Volcanic Fabric at the Seashore

This is a short note to show what we found along the rocky coast at the mouth of the Yarra River, on our return from Organ Pipes National Park. We didn’t have to go far as shown in Fig. 1.

 Fig. 1

The rocks on the south side of the Yarra River are slightly higher than on the north side and are exposed at all but the highest tide. Figure 2 shows what the shoreline looks like and Fig. 3 shows the sediment texture of poorly sorted sand and gravel.

 Fig. 2

 Fig. 3

Lava Blister is defined as: “The surficial swelling of a plastic lava flow crust in response to the puffing up of gas or vapour from beneath the flow. Blisters may also form through hydrostatic or artesian forces in the lava. They are usually 1–150 m in diameter, with a maximum height of 30 m, and are hollow. Compare tumulus.” (Oxford Dictionary)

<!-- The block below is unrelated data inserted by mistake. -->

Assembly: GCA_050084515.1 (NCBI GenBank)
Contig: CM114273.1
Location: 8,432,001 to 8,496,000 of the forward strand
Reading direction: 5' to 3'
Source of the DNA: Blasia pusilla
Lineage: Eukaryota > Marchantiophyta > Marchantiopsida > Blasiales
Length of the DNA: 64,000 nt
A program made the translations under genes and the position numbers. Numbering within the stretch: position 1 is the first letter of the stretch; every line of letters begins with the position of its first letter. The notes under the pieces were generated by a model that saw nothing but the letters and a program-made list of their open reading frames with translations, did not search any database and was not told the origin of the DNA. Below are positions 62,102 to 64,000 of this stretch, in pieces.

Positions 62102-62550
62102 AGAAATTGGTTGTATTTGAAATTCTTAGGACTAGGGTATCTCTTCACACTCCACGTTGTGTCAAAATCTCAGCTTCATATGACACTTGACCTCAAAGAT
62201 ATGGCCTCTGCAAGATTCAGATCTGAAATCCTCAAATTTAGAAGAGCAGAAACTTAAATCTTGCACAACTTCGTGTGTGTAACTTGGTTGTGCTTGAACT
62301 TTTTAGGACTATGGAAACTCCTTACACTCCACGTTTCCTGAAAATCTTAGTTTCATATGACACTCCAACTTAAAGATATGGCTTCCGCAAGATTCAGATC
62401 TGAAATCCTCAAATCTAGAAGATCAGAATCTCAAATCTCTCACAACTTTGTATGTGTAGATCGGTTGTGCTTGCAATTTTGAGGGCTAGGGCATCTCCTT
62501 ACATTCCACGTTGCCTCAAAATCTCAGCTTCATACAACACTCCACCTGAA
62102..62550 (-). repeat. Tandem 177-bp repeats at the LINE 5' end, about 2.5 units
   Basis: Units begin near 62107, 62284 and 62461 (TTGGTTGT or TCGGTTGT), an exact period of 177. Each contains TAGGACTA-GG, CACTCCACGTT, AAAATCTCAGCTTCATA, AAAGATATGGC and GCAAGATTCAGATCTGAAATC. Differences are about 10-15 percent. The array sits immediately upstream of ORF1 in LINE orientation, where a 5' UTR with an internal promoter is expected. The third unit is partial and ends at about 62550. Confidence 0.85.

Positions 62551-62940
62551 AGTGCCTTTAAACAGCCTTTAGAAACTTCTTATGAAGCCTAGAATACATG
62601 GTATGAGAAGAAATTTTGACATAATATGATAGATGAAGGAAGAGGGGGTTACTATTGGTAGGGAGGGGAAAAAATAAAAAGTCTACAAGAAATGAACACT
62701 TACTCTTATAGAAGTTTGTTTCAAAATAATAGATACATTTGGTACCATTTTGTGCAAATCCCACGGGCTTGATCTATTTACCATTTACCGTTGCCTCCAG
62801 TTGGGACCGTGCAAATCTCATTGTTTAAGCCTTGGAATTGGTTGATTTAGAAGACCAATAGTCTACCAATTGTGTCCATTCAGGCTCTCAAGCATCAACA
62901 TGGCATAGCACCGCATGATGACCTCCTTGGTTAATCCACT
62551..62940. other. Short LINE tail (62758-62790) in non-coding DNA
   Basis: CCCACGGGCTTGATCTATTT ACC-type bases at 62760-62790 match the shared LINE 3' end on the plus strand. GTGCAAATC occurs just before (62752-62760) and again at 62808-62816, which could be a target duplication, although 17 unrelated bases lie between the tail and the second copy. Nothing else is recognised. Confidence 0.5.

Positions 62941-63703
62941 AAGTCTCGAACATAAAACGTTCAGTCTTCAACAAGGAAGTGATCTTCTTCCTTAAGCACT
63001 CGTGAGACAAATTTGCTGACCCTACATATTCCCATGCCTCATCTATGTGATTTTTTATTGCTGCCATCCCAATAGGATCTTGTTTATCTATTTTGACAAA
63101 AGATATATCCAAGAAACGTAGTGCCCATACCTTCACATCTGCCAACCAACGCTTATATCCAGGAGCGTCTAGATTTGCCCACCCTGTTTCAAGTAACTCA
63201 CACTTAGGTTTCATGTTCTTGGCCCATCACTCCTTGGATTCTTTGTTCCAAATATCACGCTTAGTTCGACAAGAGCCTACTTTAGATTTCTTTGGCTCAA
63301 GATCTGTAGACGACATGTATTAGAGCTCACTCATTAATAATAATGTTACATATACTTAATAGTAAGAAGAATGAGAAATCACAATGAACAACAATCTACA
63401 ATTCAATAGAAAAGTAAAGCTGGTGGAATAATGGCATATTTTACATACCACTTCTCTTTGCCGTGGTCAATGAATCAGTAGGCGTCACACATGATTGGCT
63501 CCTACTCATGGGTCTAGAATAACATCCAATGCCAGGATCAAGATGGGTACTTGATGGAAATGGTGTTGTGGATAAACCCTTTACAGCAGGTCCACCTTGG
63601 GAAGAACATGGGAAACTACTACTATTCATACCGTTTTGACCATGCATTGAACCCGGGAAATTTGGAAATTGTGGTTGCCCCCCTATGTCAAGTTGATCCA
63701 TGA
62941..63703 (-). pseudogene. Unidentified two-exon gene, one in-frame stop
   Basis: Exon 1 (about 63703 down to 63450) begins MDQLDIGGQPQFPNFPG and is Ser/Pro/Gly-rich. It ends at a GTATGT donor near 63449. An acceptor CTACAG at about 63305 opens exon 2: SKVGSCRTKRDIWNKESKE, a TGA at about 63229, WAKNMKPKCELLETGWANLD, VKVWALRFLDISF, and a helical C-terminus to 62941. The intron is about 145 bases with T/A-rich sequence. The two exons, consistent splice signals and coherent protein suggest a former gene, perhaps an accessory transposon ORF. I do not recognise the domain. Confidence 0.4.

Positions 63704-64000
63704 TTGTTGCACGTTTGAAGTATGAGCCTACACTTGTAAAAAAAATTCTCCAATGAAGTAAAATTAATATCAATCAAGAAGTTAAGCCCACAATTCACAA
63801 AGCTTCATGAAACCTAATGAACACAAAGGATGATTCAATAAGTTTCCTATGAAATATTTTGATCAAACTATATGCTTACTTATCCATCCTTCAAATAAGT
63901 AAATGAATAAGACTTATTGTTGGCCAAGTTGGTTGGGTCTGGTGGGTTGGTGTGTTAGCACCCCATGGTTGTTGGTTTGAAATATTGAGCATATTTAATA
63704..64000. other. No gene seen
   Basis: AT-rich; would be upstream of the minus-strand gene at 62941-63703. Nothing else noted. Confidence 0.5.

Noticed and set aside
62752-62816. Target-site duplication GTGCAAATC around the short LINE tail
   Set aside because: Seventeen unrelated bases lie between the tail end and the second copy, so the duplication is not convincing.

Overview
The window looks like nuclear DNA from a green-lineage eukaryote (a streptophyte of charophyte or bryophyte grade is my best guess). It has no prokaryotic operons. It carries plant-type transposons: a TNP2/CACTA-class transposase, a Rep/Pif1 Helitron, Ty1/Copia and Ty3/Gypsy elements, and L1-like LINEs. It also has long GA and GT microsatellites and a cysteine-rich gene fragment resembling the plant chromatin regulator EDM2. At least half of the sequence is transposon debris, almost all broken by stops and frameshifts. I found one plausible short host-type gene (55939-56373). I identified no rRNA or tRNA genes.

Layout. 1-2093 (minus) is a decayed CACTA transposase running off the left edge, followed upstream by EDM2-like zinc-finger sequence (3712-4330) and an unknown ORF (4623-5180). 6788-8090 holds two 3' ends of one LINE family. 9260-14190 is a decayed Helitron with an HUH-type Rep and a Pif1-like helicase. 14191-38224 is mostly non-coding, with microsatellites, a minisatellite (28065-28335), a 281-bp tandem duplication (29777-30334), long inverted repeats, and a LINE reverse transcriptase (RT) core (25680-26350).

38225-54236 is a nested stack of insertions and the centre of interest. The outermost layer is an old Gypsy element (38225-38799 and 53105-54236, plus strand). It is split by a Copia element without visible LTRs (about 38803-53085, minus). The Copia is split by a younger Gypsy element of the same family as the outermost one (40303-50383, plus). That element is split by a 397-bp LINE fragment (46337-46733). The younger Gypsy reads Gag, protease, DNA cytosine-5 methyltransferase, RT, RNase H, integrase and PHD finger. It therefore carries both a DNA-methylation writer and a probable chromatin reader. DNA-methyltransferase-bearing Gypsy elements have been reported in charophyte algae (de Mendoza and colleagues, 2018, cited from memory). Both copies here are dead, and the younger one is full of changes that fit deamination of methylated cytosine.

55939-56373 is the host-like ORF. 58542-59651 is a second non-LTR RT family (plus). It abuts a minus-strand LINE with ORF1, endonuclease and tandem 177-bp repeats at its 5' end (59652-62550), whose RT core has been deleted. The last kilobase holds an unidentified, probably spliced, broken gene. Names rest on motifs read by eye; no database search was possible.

Here’s what the one we found looks like at mid-tide (Fig. 4). I have outlined the rim. Note the smooth surface of the fractured basalt lining the rim.

 Fig. 4

Apparently, this volcanic field is one of only three locations known where these features occur. I admit this isn’t a very good example, but it has been subjected to coastal erosion form almost a million years. Here are a couple other photos, now that you know what you’re looking at.

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